Park Perspectives: Mastering influence in our summer internships
By Hannah Cohn, Two-Year MBA ’18, and Hannah Zweifler, Two-Year MBA ’18
Park Perspectives are authored by Johnson’s Park Leadership Fellows.
“Tell me about a time you influenced others.”
It’s a classic MBA internship interview question—and for good reason. When we each started out at Johnson in pursuit of careers in general management (Hannah C.) and brand management (Hannah Z.), we heard a LOT about the importance of influencing skills in our chosen career tracks, and this summer we each learned why.
A large part of being a Park Fellow is learning about yourself, and the handful of assessments we take help us understand our preferences—that is, what behaviors we are most inclined to exhibit given various circumstances. One such assessment, the Influence Strategies Exercise, presented each of us with the influencing strategies (there are nine in total) that we most often use. For example, when we took this assessment last year, Hannah C. found that she most used Empowerment, Interpersonal Awareness, and Organizational Awareness, and Hannah Z. found that she most used Relationship Building, Interpersonal Awareness, and Logical Persuasion.
Influencing in our pre-MBA careers
These preferences felt rooted in our pre-MBA professional experience. Empowerment, defined as making others feel valued by involving them in decision making and giving them recognition, was heavily utilized by Hannah C. in her role in management at an online, fine art auction house. For example, to motivate members of the client service team (a role that is many times frustrating and thankless), she would incorporate these employees into larger technology development meetings, in which they could learn about company-wide projects, provide input and feedback, and connect their work to the organization’s goals.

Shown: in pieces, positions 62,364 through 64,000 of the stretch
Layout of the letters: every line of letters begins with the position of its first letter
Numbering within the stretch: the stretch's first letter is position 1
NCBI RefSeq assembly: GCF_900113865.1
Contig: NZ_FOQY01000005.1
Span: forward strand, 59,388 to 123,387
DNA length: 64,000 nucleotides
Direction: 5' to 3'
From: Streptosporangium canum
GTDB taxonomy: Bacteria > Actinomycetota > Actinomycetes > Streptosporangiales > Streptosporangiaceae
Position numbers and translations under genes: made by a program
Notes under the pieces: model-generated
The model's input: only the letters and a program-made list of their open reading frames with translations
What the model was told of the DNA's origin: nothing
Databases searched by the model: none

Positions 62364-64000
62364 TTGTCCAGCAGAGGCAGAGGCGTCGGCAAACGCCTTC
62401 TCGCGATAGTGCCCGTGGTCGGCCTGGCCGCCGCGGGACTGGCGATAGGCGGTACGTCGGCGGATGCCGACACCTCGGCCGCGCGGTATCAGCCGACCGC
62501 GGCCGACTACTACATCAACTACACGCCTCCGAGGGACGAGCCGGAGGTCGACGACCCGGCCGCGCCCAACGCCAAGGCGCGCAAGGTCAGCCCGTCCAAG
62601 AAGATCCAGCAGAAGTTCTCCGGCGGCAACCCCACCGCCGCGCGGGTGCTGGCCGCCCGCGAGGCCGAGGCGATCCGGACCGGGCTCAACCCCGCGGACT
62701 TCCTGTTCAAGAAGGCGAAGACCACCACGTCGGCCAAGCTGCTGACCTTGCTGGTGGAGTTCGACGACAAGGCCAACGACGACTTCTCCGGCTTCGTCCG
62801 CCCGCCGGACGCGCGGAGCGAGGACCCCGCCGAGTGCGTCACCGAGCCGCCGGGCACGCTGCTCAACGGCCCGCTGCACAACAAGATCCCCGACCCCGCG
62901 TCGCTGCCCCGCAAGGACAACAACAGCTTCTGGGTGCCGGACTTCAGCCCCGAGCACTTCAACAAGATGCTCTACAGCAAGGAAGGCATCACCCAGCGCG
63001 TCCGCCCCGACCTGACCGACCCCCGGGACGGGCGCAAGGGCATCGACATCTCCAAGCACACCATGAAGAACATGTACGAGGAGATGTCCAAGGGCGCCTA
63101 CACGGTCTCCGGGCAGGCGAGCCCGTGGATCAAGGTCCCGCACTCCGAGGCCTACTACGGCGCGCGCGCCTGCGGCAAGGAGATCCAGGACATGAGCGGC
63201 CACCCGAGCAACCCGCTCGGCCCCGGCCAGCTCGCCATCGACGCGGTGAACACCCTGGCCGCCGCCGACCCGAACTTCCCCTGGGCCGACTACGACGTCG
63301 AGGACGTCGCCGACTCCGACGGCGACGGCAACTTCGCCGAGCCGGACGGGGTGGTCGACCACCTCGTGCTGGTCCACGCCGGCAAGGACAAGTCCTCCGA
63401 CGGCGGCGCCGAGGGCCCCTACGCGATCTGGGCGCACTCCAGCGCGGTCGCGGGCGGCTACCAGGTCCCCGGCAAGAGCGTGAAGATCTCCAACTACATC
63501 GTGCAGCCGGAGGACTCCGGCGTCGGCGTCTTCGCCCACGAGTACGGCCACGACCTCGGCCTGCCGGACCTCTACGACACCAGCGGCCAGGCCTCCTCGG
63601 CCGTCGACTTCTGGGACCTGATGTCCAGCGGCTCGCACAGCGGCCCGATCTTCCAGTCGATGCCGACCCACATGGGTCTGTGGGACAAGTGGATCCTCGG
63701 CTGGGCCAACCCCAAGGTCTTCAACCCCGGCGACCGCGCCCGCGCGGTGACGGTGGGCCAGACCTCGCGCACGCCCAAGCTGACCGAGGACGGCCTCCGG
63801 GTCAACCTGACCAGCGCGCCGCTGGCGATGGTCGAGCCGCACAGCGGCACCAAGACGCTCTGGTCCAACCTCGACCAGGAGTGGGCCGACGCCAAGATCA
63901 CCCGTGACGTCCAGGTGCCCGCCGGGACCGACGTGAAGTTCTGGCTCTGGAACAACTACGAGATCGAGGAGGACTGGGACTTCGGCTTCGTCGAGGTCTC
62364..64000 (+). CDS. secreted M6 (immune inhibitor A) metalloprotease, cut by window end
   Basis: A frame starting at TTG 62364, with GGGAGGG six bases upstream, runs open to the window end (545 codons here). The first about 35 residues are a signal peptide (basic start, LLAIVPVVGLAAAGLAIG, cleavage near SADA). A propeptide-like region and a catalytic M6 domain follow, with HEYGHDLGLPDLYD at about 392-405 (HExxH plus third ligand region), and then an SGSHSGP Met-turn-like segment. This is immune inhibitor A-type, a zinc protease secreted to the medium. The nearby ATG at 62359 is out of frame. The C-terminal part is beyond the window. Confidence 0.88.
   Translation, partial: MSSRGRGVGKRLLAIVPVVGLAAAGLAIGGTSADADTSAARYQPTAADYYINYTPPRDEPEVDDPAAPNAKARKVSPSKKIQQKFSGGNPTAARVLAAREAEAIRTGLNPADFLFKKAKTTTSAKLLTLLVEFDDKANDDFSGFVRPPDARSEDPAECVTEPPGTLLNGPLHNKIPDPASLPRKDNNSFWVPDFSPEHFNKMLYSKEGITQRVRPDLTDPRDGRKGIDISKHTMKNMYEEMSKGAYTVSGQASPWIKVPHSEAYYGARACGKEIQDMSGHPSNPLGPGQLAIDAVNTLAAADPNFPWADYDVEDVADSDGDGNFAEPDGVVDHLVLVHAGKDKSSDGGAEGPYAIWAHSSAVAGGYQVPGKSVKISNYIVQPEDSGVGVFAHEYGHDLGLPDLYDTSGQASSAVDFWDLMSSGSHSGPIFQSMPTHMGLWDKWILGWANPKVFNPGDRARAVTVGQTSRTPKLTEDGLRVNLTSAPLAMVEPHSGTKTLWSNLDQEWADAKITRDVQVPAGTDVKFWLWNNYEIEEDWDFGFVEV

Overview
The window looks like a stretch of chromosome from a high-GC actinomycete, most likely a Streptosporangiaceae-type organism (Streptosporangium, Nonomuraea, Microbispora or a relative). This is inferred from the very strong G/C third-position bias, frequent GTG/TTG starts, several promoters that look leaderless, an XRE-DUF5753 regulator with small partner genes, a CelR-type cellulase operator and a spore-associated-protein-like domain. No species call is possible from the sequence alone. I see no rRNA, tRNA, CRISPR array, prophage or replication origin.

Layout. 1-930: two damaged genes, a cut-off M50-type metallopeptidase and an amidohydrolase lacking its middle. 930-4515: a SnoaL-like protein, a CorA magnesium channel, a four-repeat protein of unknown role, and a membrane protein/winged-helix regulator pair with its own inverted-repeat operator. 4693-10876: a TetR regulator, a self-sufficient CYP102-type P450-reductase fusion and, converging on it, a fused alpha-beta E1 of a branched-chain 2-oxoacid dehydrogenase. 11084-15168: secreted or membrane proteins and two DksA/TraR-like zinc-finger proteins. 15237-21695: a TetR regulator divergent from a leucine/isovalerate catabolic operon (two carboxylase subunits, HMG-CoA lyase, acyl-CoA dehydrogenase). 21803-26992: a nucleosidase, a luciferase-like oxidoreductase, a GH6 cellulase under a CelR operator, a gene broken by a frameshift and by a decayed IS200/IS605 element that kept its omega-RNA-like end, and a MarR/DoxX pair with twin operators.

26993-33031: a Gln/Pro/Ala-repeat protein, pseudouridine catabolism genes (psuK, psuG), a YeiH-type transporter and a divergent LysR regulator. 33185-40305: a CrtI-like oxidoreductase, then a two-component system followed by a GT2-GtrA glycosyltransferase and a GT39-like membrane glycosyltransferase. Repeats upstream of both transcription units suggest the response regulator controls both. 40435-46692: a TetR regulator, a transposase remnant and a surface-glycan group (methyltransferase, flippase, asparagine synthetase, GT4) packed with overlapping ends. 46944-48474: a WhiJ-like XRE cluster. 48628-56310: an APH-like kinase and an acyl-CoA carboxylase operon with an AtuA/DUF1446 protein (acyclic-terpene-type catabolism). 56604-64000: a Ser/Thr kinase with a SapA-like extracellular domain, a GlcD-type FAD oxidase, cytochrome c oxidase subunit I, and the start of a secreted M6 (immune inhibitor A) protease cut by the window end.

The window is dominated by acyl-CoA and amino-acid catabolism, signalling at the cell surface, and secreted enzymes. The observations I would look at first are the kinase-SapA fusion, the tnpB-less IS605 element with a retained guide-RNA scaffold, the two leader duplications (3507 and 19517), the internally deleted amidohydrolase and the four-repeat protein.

Hannah Z., who worked in marketing and business development in a global law firm, relied heavily on Interpersonal Awareness (defined as identifying—and addressing—other people’s concerns) because her role largely involved catering to internal clients. For example, when she faced resistance from law firm partners to efforts to get them to adopt LinkedIn as a business development tool, she worked to understand individual concerns and address them. For those who did not feel confident in their tech savviness, she offered one-on-one tutorials and continuous support. For others who did not want competitors to see their professional connections, she walked them through the platform’s privacy settings.
Choosing tactics for our summer internships
As we entered our summer internships, we quickly realized how critical it was to employ different influence tactics. As former art history majors from “non-traditional” professional backgrounds, the transition to roles as MBA summer interns in very large, established corporations was a significant one. We both found it necessary to identify key stakeholders quickly, leverage the people around us for information, and gain buy-in for both our recommendations and for ourselves as potential employees throughout the summer.